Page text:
Participants randomised to the PR group will receive exercise training and regular instruction in self-management of ACT. No additional formal education sessions will be included. Participants will receive the identical instruction in ACT as described for the standard care group. Self management strategies to encourage regular adherence with ACT will also be implemented. Once a week at the conclusion of a PR session, participants will record their daily sputum volume on a 100 mm visual analogue scale and have their ACT reviewed by a senior physiotherapist. This will include observation of the participant's technique with correction where necessary and discussion of any concerns or problems the participant is experiencing with the self-management program.
The eight-week exercise training program will comprise of two supervised exercise classes at the institutions each week with a home walking program on two additional days per week. The exercise program will follow recent guidelines for exercise prescription in chronic lung disease . This will comprise of 30 minutes of endurance exercise at each supervised session, including walking and cycling. Initial walking intensity will be prescribed at 75% of the maximal work rate achieved on the ISWT while cycling intensity will be based on data obtained from the 6-minute walk test (6MWT) . For participants unable to tolerate continuous exercise, interval training will be used. Participants will also complete a circuit of upper limb endurance exercises and functional strength training for the lower limbs. An experienced physiotherapist will monitor participants during the exercise classes and progress the exercise within symptom tolerance of dyspnoea and fatigue based on the 0 to 10 Borg scale . Supplemental oxygen will be provided during training if necessary to achieve an oxygen saturation >85% . Following the establishment of a safe, supervised exercise regimen, a home exercise program will be prescribed, with participants encouraged to walk for 30 minutes at an intensity similar to that achieved in the supervised sessions. Participants will record these walking sessions in a home exercise diary. Attendance at 12 out of 16 supervised sessions will be considered completion of the exercise intervention. At the completion of the intervention period, participants will be instructed to continue with their home exercise program three to five times per week and to record these sessions in their exercise diary.
All outcome measures will be recorded at baseline, immediately following the intervention period (nine weeks) and at six and 12 months post completion of the intervention (Figure 1). Baseline data collection will include age, gender, body mass index, usual ACT if previously prescribed and MMRC scale for dyspnoea . The number of acute pulmonary exacerbations per year in the previous two years will also be collated. An exacerbation will be defined as an increase in clinical signs and symptoms requiring alteration of medication, including antibiotic therapy according to participant recall and medical record review.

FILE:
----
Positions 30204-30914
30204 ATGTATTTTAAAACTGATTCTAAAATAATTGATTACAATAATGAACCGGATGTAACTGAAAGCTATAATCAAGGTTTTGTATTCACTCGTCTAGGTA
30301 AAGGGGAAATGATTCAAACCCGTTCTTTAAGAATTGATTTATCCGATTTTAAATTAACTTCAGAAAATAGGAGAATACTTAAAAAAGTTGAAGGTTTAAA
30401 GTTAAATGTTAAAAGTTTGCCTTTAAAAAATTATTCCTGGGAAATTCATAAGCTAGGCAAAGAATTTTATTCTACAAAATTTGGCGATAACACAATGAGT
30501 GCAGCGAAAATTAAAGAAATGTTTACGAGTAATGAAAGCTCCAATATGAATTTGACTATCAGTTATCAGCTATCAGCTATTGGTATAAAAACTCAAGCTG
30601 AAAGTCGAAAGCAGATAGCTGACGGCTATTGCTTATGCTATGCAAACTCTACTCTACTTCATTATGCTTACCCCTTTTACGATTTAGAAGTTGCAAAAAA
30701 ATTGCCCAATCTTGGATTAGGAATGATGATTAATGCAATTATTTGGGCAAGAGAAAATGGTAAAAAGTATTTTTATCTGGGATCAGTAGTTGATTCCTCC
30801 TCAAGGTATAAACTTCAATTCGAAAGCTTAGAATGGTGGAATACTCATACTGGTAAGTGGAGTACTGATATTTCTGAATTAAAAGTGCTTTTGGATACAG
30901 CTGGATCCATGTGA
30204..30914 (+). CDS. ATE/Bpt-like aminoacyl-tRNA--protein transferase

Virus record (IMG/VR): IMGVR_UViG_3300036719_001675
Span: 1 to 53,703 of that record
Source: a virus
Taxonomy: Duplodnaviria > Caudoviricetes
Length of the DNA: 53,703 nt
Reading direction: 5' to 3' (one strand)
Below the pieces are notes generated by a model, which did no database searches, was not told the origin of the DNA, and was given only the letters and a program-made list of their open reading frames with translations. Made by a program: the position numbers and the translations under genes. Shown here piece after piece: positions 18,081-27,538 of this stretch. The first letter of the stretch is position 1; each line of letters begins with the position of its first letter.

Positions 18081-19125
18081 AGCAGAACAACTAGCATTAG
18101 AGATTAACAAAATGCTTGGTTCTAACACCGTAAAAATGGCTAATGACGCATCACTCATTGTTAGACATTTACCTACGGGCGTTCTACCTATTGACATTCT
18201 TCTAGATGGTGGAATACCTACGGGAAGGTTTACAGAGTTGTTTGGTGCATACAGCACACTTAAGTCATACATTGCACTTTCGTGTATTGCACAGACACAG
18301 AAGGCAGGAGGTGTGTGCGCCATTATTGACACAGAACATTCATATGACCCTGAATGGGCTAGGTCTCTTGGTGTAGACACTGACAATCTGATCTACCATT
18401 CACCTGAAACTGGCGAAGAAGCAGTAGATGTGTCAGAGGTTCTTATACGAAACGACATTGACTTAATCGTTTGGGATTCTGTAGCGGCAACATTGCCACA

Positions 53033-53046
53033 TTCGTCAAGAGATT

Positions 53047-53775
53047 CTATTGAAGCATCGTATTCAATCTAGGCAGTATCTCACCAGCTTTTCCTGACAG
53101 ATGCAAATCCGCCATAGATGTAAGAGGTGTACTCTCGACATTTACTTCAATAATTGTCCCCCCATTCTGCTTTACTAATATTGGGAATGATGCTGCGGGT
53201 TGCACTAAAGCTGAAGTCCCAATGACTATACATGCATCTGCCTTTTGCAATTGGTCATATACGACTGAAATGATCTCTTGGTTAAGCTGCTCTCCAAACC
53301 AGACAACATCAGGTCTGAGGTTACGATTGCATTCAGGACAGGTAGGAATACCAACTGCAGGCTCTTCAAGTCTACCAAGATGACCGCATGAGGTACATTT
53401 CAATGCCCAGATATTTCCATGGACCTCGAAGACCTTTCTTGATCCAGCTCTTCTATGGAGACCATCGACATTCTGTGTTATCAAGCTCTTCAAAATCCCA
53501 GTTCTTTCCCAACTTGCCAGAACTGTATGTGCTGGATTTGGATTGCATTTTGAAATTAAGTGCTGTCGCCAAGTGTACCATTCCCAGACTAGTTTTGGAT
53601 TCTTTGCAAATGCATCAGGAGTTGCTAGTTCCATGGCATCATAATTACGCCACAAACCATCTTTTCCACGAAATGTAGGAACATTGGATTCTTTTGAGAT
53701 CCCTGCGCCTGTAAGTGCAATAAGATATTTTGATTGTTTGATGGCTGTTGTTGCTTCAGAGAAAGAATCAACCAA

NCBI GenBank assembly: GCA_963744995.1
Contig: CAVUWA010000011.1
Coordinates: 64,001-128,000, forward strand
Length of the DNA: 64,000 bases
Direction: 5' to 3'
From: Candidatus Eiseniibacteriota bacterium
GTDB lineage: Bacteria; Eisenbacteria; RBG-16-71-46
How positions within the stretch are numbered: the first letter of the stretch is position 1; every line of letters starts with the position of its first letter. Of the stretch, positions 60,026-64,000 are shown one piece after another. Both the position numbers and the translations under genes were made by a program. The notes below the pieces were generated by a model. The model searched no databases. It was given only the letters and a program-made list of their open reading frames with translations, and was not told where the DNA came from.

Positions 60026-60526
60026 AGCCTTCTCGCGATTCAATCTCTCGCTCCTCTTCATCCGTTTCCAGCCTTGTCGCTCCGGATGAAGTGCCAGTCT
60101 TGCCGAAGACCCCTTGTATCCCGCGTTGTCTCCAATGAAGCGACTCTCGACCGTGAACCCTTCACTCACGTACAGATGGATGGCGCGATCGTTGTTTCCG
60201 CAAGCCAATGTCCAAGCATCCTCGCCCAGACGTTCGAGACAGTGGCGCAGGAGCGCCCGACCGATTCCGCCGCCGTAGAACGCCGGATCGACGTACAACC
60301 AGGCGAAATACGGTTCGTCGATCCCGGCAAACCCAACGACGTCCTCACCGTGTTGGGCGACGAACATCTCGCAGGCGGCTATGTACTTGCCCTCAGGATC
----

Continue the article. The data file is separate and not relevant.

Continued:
Primary outcome measures
The primary outcome measures are maximal exercise capacity and HRQoL. An independent assessor, blinded to group allocation will perform all outcome assessments following the intervention period (nine weeks, six and 12 months) which will be conducted over a two day period at each time point.
a) Maximum exercise capacity will be measured with the ISWT . To allow for a learning effect, this test will be performed twice, with a 30 minute rest period in between each test. The primary outcome is the greatest distance walked. The ISWT has demonstrated a moderate to strong correlation with peak rate of oxygen uptake , has shown responsiveness to change following PR  and has been used in patients with non-CF bronchiectasis .
b) HRQoL will be measured using the CRQ (self-administered version) [31–33]. This disease-specific questionnaire has demonstrated responsiveness to change following PR . The CRQ consists of 20 questions and assesses the domains of dyspnoea during activities of daily living, fatigue, emotional function and mastery, using a 7-point Likert scale and provides a total HRQoL score. A higher score indicates better HRQoL.
Secondary outcome measures
a) Cough specific HRQoL will be measured using the Leicester Cough Questionnaire (LCQ). The LCQ measures the physical, psychological and social impact of chronic cough . It consists of 19 items with responses based on a 7-point Likert scale and has been validated in patients with non-CF bronchiectasis . A higher score indicates less impact on HRQoL.
b) Functional exercise capacity will be measured using the 6MWT . The distance walked (6 minute walk distance, [6MWD]) has demonstrated strong correlation with peak rate of oxygen uptake and maximum work rate in patients with chronic respiratory disease [27, 30]. To allow for familiarisation (or learning effect), two tests will be conducted using a standardised protocol  with the greatest distance recorded. The 6MWT is responsive to PR .
3) Anxiety and depression will be measured with the Hospital Anxiety and Depression Scale (HADS). This questionnaire is designed to detect and measure the severity of anxiety and depression . It consists of a series of 14 statements, with responses based on a 4-point Likert scale. The HADS is self-administered and has demonstrated responsiveness to PR . A higher score is indicative of greater anxiety or depression.